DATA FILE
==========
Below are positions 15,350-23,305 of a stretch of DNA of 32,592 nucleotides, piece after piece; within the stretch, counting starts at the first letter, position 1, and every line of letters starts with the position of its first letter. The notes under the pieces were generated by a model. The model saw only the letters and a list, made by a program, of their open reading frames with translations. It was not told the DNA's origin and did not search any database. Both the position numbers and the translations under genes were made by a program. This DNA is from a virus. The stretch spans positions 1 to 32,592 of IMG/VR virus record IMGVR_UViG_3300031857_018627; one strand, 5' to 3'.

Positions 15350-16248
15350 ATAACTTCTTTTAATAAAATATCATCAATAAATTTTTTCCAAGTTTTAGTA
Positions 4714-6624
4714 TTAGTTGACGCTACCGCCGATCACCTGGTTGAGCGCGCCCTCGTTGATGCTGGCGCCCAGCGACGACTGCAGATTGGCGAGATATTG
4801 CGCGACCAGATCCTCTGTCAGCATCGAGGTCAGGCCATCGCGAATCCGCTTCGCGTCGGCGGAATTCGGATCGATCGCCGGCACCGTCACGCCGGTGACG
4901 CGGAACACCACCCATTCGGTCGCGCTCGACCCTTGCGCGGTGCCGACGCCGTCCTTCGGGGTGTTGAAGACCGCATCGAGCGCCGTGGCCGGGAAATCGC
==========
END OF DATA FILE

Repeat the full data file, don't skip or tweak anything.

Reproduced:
Below are positions 15,350-23,305 of a stretch of DNA of 32,592 nucleotides, piece after piece; within the stretch, counting starts at the first letter, position 1, and every line of letters starts with the position of its first letter. The notes under the pieces were generated by a model. The model saw only the letters and a list, made by a program, of their open reading frames with translations. It was not told the DNA's origin and did not search any database. Both the position numbers and the translations under genes were made by a program. This DNA is from a virus. The stretch spans positions 1 to 32,592 of IMG/VR virus record IMGVR_UViG_3300031857_018627; one strand, 5' to 3'.

Positions 15350-16248
15350 ATAACTTCTTTTAATAAAATATCATCAATAAATTTTTTCCAAGTTTTAGTA
Positions 4714-6624
4714 TTAGTTGACGCTACCGCCGATCACCTGGTTGAGCGCGCCCTCGTTGATGCTGGCGCCCAGCGACGACTGCAGATTGGCGAGATATTG
4801 CGCGACCAGATCCTCTGTCAGCATCGAGGTCAGGCCATCGCGAATCCGCTTCGCGTCGGCGGAATTCGGATCGATCGCCGGCACCGTCACGCCGGTGACG
4901 CGGAACACCACCCATTCGGTCGCGCTCGACCCTTGCGCGGTGCCGACGCCGTCCTTCGGGGTGTTGAAGACCGCATCGAGCGCCGTGGCCGGGAAATCGC